The Decision-Driven Organization Harvard Business Review – June 2010 The subject discussed in the article “Decision–Driven Organization” is that structural reorganizations should be done based on the decisions that matter the most to the organization instead of the goals that the organization is trying to reach. The coauthors stressed on how important this issue is and that it should be taken into consideration by organizations while preparing for reorganization since.
As shown in the examples provided, a lot of companies went through structural changes for the wrong reasons aiming at a better performance and ended up decreasing it instead of increasing it. On the other hand, the examples about decision-driven reorganization had better results in improving the company’s performance.
The coauthors focused in specific on the reasons why reorganization should be done around the set of critical decisions for an organization and supported it with examples and surveys about reputed companies showing that reorganizations around goals failed in view of the facts that it ignored the decision making process and that performance and structure don’t have a strong relationship. The arguments that the authors used to demonstrate his point are the performance and the importance of decisions.
As per the coauthors, the main goal of all reorganization is to reach better performance. What the managers fail to see is, that the performance of an organization is not only determined by the organization’s structure; as shown by the examples provided in this article, sometimes changing the structure to meet a certain goal can slow the decision making and create problems rather than help solve them which results in a poor performance.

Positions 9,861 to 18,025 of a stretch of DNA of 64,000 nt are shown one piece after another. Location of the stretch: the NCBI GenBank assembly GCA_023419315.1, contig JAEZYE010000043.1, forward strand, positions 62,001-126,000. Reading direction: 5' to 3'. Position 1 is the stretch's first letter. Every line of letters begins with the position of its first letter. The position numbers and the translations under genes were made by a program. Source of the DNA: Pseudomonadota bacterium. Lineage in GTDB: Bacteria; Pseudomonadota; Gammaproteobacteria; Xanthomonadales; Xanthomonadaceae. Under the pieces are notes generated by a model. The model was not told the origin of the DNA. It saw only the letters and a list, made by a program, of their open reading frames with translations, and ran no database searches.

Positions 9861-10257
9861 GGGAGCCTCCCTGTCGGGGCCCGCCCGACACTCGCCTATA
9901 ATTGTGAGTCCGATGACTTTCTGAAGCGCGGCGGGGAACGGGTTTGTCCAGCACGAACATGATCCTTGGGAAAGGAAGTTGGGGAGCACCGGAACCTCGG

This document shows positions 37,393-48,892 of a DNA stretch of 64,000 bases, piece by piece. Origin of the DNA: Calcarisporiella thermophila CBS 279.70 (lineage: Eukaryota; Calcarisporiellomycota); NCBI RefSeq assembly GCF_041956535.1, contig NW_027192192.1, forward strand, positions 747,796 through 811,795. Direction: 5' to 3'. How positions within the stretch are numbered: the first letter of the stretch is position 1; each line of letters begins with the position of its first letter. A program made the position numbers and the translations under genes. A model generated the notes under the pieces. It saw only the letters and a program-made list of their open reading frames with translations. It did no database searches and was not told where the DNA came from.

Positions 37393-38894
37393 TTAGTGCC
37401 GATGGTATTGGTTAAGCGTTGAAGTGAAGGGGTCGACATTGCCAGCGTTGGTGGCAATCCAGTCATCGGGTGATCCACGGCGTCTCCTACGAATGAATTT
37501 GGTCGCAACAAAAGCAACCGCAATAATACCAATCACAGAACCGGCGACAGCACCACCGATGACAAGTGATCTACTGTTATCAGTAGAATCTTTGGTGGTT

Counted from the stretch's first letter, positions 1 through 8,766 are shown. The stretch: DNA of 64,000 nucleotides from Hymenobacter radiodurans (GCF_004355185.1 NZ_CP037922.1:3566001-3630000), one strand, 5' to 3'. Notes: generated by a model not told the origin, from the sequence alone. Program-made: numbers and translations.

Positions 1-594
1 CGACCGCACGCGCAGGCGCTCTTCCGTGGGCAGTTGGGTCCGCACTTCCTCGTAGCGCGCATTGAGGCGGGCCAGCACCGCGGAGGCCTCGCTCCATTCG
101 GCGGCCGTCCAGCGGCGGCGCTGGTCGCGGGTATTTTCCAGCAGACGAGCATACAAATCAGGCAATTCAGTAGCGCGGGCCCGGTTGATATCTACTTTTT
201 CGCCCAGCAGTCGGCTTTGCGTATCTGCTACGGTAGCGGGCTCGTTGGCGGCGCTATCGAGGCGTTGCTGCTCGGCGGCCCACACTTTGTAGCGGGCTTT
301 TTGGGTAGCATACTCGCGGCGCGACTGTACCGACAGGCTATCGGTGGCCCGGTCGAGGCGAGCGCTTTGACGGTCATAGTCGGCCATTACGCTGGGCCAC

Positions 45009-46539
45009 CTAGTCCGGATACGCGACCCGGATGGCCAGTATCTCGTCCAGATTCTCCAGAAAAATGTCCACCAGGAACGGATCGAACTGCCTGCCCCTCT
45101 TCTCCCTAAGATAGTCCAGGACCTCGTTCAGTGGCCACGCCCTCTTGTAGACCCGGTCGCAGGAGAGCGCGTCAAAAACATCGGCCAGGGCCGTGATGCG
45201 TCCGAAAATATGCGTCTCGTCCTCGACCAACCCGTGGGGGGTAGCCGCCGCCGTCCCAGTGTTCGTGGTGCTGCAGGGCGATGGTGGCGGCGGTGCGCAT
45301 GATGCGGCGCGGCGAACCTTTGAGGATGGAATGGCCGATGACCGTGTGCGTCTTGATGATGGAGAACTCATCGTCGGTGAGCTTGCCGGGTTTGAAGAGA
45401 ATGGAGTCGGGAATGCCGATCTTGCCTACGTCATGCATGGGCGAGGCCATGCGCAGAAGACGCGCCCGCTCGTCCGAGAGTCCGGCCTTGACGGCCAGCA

The methodology used in this point is very convincing especially that it shows the result of a survey conducted on a large amount of organizations worldwide, and the coauthors added a short test to give the readers the ability to compare the result of their organization to the result of those who were subject to the survey. The coauthors also debated the fact that using a SWOT analysis is not the right tool to be used while starting reorganization and suggested to start it with decision audit instead; a decision audit is done by considering two types of critical decisions, big decisions which have separately a major impact and small decisions which have altogether an important impact; and then, if and only if reorganization is necessary it should be applied where the decisions matter the most. The authors also supported this suggestion with an actual example dated from 2006 which strengthened their point.
Each suggestion in the decision audit was supported with an example which attracted the reader towards using this strategy. Another tool used by the coauthors to help the readers rethink twice before reorganizing a company is a small survey that should be conducted on the company in hand in order to check if the reorganization is needed or not. The authors also discussed how to conduct a decision-driven structure and what are the steps to be followed chronologically.